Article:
Sen. Eric Buckson, R-Dover, a former educator, and a member of the Senate Education Committee believes the influx of federal and stimulus money contributed to the need for referendums.

“It’s complex because the money that was allocated, the federal government put it out there with the threat of an audit,” he said, “They said districts have to keep it in these lanes, and then districts had a hard time spending the money when they quickly realized that there’s only so many things they can do.”

Stripping the freedom for districts to spend the federal money exactly how they see fit leaves them in a position to ask for money from taxpayers when they could have used COVID money to address some of their needs, he said.

Julia Keleher, chief strategy and operating officer at First State Educate, an education advocacy group, noted that pandemic funds could be used for projects like improving air quality in schools.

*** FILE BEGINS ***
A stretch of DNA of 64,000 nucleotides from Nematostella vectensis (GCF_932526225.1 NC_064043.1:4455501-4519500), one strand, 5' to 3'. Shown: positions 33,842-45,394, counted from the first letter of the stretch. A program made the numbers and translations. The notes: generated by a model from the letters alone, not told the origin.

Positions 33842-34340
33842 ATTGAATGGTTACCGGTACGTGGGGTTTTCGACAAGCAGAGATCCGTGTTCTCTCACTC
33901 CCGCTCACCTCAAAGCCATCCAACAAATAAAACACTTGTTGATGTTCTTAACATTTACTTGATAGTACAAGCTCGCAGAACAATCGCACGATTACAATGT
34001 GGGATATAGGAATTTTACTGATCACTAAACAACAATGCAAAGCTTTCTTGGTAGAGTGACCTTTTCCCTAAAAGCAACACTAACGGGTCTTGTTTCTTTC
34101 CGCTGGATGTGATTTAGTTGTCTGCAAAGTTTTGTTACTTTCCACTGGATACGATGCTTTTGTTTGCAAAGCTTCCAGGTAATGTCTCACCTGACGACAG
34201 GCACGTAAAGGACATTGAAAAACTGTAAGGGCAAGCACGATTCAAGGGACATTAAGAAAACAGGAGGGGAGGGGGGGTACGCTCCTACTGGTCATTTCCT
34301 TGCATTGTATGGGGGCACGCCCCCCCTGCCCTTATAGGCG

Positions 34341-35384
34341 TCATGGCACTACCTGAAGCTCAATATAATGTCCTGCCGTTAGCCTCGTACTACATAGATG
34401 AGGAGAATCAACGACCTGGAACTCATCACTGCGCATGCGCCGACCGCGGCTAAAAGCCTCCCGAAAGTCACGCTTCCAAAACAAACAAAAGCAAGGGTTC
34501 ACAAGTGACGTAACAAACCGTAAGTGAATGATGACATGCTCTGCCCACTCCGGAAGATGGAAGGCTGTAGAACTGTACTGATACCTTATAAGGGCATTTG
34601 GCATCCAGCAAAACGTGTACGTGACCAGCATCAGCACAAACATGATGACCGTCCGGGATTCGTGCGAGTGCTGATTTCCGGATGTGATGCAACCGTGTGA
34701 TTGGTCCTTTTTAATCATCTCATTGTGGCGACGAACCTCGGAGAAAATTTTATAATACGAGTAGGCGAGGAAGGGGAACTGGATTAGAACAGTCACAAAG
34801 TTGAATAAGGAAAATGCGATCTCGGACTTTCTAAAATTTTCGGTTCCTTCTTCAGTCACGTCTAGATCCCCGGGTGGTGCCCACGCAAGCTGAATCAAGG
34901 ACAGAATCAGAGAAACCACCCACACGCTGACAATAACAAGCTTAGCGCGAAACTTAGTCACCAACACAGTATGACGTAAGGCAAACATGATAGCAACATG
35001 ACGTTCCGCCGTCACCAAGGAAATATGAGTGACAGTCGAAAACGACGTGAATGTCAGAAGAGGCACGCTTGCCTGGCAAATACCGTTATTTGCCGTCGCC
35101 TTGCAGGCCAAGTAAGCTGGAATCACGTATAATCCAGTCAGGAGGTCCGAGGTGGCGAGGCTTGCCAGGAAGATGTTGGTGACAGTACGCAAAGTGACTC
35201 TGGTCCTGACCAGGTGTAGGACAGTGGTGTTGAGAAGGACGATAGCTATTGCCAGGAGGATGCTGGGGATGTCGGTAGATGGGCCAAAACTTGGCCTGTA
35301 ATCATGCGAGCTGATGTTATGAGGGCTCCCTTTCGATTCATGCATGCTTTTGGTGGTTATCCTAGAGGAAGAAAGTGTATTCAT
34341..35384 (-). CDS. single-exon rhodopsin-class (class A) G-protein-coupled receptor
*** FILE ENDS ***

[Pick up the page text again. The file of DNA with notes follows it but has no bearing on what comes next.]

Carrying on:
“So if they needed new windows or electricity, I’m not sure that would get covered,” she said. “but a ventilation system could work” because it improved air flow and reduced the risk of COVID spreading.

Keleher said districts were not likely to hold a referendum during the pandemic. It would have been much harder to garner needed votes through mail-in ballots.

As the pandemic waned, inflation rose, which many blamed on federal stimulus checks.

Buckson said inflation impacted every aspect of school, from transportation to salaries to health care costs.

The costs of operating a school can’t be separated from the cost of life, Keleher said.

“Everything is more expensive, so that cost just gets passed around,” she said. That impact was not always evenly spread around, she said.

Timing of referendums